From an early age, my parents instilled in me the importance of being a good neighbor. Always be willing to help, offer to mow your neighbor’s lawn if they’re out of town, and return borrowed tools in better condition than when you got them. And all of that was nice, but Jesus calls us to do more. He calls us to LOVE our neighbors.
Mark 12:30-31 says, “And you must love the Lord your God with all your heart, all your soul, all your mind, and all your strength. The second is equally important: Love your neighbor as yourself. No other commandment is greater than these.”
Jesus put loving your neighbor right up there with loving God. It’s THAT important. So how do we move beyond just being a “good” neighbor and into being a Christ-like neighbor? How do we live out our faith in our neighborhoods… especially if we’ve been living in the area for a long time and NOBODY even knows we’re a Christ-follower?
Some time ago, Martha and I moved into a neighborhood of 30 townhomes. It was an incredible area, filled with people from all over the world. One of the first things we did after moving in was simply to pay attention. We worked to learn everyone’s names and cars. Then, when there was an opportunity to help them out, we rushed in, and in October of 2004, we had just the opportunity. Four major hurricanes hit Florida that year, and three of them affected our neighborhood. The wind ripped the siding off and shredded the roofs in places, and to make it worse, we all had HUGE deductibles for wind damage. So, I got together a group of guys to help the neighbors fix roofing and siding. It was the perfect opportunity to serve and get to know so many people living around us. After that, we made an intentional effort to invite people over for a meal, and every New Year’s Eve, we planned a get-together for our neighbors. And last but not least, our neighborhood was haunted by a power-hungry association that fostered a culture of division and frustration. So, when the opportunity came to elect a new association president, Martha agreed to it. She served in this role for ten years and had an enormous cultural influence on our area.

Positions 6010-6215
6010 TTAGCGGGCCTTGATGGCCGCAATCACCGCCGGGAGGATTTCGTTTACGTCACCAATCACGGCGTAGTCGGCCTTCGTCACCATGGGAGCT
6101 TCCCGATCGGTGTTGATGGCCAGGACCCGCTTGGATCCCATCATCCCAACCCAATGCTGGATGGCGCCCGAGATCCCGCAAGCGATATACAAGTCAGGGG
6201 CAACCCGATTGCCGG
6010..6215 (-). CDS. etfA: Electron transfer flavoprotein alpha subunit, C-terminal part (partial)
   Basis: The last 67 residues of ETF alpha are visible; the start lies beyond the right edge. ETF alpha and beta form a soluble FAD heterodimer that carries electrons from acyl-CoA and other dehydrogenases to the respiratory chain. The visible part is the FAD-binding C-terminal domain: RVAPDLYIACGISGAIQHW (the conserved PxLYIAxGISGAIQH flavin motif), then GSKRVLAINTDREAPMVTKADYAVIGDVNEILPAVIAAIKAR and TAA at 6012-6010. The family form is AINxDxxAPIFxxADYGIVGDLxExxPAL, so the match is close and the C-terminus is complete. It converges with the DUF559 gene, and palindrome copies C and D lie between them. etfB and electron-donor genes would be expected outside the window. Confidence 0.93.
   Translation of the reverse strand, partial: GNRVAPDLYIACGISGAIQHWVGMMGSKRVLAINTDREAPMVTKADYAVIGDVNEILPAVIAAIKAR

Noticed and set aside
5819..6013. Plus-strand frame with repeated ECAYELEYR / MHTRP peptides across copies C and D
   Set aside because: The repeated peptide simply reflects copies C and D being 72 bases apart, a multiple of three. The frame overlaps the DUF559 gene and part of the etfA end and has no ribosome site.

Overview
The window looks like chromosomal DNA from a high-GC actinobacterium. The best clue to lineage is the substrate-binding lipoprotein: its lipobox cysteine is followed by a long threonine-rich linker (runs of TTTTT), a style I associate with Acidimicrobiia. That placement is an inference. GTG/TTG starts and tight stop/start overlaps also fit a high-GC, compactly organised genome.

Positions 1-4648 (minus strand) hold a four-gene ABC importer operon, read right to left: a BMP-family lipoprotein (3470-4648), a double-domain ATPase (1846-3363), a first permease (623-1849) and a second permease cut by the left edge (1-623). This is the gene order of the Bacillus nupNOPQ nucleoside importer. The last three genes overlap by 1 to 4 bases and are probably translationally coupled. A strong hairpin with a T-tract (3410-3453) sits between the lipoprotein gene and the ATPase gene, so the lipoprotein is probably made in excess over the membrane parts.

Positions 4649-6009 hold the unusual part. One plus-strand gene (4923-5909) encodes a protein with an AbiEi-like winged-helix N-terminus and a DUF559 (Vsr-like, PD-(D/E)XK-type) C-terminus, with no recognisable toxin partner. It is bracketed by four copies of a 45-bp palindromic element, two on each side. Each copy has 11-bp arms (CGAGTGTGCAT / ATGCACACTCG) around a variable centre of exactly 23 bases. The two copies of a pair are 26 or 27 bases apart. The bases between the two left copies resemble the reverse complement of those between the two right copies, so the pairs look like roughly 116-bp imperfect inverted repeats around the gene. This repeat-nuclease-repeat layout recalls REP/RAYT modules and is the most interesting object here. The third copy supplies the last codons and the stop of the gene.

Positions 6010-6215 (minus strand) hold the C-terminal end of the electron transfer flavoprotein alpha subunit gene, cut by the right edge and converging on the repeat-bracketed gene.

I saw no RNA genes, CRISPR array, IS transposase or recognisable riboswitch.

These small but intentional steps gave us countless opportunities to love and pray with our neighbors. The day we moved away to be closer to Martha’s folks, we wept all the way to our new house. It was a bittersweet ending to an amazing 18 years, and everyone in the neighborhood knew they could count on us to help, to host, and to pray.
What about you? Do you have a plan for impacting your neighbors with your faith? We wrote iWork4Him: Change the Way You Think About Faith and Work to help people just like you live out their faith in EVERY area of life – whether it’s their office, job site, or community. God’s purpose and God’s will for your life are being carried out right where you are through loving your neighbors. For more ideas on how to minister in your sphere of influence, pick up a copy of iWork4Him. Oh, and did I mention that you can download the first chapter for FREE?! Just CLICK HERE.
About the Author, Jim Brangenberg
Jim’s Mission: We are called to be examples of Christ to those around us. With that in mind, Jim is passionate about helping Christ followers connect their faith to their work!
Awaken Podcast Network, iWork4Him, iRetire4HimJune 17, 2021love your neighbor, gospel, retirement, cultural influence, community, impact, motivation, testimony, neighborhood, how to be a good neighbor, service projects, serve, Christian ministry, senior living, retirement living, retirement community, Christian retirement
Ministering in the Community of Your City
Awaken Podcast Network, iWork4Him, iRetire4Him, sheWorks4HimJim BrangenbergJune 24, 2021cultural engagement, gospel, God’s purpose, cultural influence, community service, saying yes to God, hearing god, gods voice, motivation, empowerment, impact
Ministry Starts at Home
Awaken Podcast Network, iWork4HimJim BrangenbergJune 10, 2021family, faith, gospel, ministry, testimony, Gods will, Gods purpose, serving God, love, serve
Used with permission from Jim Brangenberg.